Winding down is a generational thing
Adults on average turn to live TV with almost 50 per cent using this as a crutch. But 12 to 15-year-olds mostly turn to social media to unwind (27 per cent).
Most look on YouTube and Facebook on a laptop and PC
With YouTube, the PC or laptop is used to view by 71 per cent. Jusy over half use a smartphone and 39 per cent a tablet with 33 per cent using a TV.
With Facebook, PC or laptop is favoured by 67 per cent, 63 per cent for smartphone and 36 for tablet. Just six per cent use TV.
We keep in touch by sharing images and video not SMS
In 2012, SMS was the most favoured way to stay in touch. This has become images and video.
Almost all smartphone users – 97 per cent – use the device to view pictures and images and almost two thirds post images and video themselves.
Holiday pictures are the most popular images shared
24 per cent share holiday pics
20 per cent share pets and animals
20 per cent share landscapes or buildings
19 per cent share funny images
16 per cent myself
15 per cent friends
13 per cent sunrise, sunsets and nature
Emojis have become mainstream
Far from being niche, they are being used more and more. A quarter use them every day while one-in-five think they’re important to their communications. A majority – 80 per cent – think they are fun.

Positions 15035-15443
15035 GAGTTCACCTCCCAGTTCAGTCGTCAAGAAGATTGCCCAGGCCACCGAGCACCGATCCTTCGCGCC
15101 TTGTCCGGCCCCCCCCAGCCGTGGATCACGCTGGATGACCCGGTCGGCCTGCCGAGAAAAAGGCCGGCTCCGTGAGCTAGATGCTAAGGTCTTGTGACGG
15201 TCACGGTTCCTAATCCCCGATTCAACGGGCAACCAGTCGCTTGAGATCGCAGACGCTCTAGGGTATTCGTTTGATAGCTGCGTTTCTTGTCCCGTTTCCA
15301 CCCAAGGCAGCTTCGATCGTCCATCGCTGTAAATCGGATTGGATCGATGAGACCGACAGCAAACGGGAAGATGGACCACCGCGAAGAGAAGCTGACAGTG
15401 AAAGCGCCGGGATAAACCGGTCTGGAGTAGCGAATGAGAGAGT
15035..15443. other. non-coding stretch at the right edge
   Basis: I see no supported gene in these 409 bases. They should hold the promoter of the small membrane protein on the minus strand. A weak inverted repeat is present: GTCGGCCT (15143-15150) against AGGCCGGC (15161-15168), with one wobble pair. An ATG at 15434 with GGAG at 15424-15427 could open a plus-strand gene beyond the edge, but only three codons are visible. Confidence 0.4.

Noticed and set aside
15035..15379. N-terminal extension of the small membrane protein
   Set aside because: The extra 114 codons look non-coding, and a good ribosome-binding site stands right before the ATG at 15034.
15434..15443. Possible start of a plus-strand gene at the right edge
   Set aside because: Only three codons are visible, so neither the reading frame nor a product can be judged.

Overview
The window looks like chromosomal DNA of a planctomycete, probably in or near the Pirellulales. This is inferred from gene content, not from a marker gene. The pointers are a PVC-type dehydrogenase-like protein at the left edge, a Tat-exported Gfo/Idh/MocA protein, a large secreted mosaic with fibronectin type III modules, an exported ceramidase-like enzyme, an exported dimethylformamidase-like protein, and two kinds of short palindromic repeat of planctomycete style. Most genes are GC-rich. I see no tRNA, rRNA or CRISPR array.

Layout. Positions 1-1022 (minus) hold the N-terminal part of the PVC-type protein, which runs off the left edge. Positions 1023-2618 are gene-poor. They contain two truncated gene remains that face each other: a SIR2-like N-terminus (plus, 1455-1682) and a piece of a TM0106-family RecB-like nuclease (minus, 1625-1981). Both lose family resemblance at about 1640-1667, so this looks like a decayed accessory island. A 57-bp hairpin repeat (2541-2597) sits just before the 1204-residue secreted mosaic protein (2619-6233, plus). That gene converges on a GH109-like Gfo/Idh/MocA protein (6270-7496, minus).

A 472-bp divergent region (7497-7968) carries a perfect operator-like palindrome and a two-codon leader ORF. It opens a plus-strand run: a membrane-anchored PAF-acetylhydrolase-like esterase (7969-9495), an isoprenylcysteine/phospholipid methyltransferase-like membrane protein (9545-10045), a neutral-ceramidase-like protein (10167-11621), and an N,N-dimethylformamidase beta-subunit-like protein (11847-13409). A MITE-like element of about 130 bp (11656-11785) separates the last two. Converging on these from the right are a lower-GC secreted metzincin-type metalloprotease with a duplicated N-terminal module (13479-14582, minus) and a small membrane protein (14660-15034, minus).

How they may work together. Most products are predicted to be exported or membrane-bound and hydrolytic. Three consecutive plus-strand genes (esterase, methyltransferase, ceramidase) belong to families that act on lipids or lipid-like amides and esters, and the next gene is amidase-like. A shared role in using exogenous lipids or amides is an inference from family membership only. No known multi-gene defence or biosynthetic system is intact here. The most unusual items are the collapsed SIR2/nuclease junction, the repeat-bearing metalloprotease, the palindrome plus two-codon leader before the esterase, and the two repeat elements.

Audio remains important
Radio numbers dominate with almost one-in-nine listening to the radio every week with the average 21.4 hours a week. A third use podcasts every week.
I do try and avoid commenting on news stories on this blog. Others do it perfectly well. But this is a doozy.
You may have noticed that blink-and-you’ll-miss-him White House Director of Communications Anthony Scarramucci lasted 10 days in the post.
What emerged in the last 24-hours is a draft comms plan posted by a blogger sympathetic to Scarramucci. You can read it here. You can also read Buzzfeed’s confirmation that this is not fake news and also a take down of it here. I suggest you do. It’s jaw-droppingly bad.
Bad comms plans and Bob Dylan
Sure, it is in draft format. But it appears an unstructured list. Poorly thought through. With not much sense of direction. No evaluation. Like Bob Dylan in ‘Like A Rolling Stone’ it has no direction at all.
Good comms plans
Good comms plans involve a round table of input from people you want to work with. They are strategy and they are the tactics of how to do it.
They look at where you are now, where you want to go, what the one thing is you’d like people to do, who you’d like to talk to, where they hang out, what time and money you have and how you are going to evaluate. You can add who you are going to tell you are doing this and a timeline for the things you’ll do too.
There are many comms planning templates. This one is mine. You are free to use it.
Picture credit: Loco Steve / Flickr.
It seems as though the noose is tightening around Facebook pages that are run by a overlooked-until-now dodgy practice.
Many people in the past created a separate work profile. They did this because they wanted to keep work and play separate. Often this second account just had the word ‘work’ added to it.
How this dodgy practice works